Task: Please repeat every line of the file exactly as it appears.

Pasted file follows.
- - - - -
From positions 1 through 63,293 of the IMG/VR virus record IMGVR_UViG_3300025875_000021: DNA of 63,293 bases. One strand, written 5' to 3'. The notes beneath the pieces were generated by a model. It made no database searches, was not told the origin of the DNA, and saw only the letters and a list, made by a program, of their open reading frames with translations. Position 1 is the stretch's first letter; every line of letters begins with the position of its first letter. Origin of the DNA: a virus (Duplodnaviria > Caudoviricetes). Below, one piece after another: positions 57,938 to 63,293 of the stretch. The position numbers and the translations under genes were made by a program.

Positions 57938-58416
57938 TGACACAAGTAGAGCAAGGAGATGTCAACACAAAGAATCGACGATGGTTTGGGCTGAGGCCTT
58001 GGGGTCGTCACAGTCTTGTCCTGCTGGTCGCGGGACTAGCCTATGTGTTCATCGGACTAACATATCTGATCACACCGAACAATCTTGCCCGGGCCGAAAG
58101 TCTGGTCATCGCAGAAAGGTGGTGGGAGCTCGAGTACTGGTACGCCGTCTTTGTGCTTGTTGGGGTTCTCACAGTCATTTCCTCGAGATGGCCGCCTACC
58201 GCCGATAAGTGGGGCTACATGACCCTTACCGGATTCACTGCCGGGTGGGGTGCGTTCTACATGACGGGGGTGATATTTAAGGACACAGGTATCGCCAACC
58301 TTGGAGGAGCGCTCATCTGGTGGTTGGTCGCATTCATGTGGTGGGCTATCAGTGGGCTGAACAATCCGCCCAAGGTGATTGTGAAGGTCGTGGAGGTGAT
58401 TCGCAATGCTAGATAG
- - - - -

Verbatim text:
From positions 1 through 63,293 of the IMG/VR virus record IMGVR_UViG_3300025875_000021: DNA of 63,293 bases. One strand, written 5' to 3'. The notes beneath the pieces were generated by a model. It made no database searches, was not told the origin of the DNA, and saw only the letters and a list, made by a program, of their open reading frames with translations. Position 1 is the stretch's first letter; every line of letters begins with the position of its first letter. Origin of the DNA: a virus (Duplodnaviria > Caudoviricetes). Below, one piece after another: positions 57,938 to 63,293 of the stretch. The position numbers and the translations under genes were made by a program.

Positions 57938-58416
57938 TGACACAAGTAGAGCAAGGAGATGTCAACACAAAGAATCGACGATGGTTTGGGCTGAGGCCTT
58001 GGGGTCGTCACAGTCTTGTCCTGCTGGTCGCGGGACTAGCCTATGTGTTCATCGGACTAACATATCTGATCACACCGAACAATCTTGCCCGGGCCGAAAG
58101 TCTGGTCATCGCAGAAAGGTGGTGGGAGCTCGAGTACTGGTACGCCGTCTTTGTGCTTGTTGGGGTTCTCACAGTCATTTCCTCGAGATGGCCGCCTACC
58201 GCCGATAAGTGGGGCTACATGACCCTTACCGGATTCACTGCCGGGTGGGGTGCGTTCTACATGACGGGGGTGATATTTAAGGACACAGGTATCGCCAACC
58301 TTGGAGGAGCGCTCATCTGGTGGTTGGTCGCATTCATGTGGTGGGCTATCAGTGGGCTGAACAATCCGCCCAAGGTGATTGTGAAGGTCGTGGAGGTGAT
58401 TCGCAATGCTAGATAG